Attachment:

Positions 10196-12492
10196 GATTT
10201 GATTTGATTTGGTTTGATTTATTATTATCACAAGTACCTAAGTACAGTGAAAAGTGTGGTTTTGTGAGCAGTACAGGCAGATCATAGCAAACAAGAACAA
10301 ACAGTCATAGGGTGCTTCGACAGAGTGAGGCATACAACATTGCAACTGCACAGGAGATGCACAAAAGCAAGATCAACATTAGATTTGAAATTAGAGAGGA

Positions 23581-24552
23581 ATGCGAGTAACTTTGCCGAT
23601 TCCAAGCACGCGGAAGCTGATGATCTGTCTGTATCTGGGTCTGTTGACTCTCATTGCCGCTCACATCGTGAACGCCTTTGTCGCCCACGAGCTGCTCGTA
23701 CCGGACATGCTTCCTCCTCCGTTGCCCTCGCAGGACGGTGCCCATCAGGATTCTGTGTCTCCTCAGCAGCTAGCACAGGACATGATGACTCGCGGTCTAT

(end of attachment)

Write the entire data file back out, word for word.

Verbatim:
Positions 10196-12492
10196 GATTT
10201 GATTTGATTTGGTTTGATTTATTATTATCACAAGTACCTAAGTACAGTGAAAAGTGTGGTTTTGTGAGCAGTACAGGCAGATCATAGCAAACAAGAACAA
10301 ACAGTCATAGGGTGCTTCGACAGAGTGAGGCATACAACATTGCAACTGCACAGGAGATGCACAAAAGCAAGATCAACATTAGATTTGAAATTAGAGAGGA

Positions 23581-24552
23581 ATGCGAGTAACTTTGCCGAT
23601 TCCAAGCACGCGGAAGCTGATGATCTGTCTGTATCTGGGTCTGTTGACTCTCATTGCCGCTCACATCGTGAACGCCTTTGTCGCCCACGAGCTGCTCGTA
23701 CCGGACATGCTTCCTCCTCCGTTGCCCTCGCAGGACGGTGCCCATCAGGATTCTGTGTCTCCTCAGCAGCTAGCACAGGACATGATGACTCGCGGTCTAT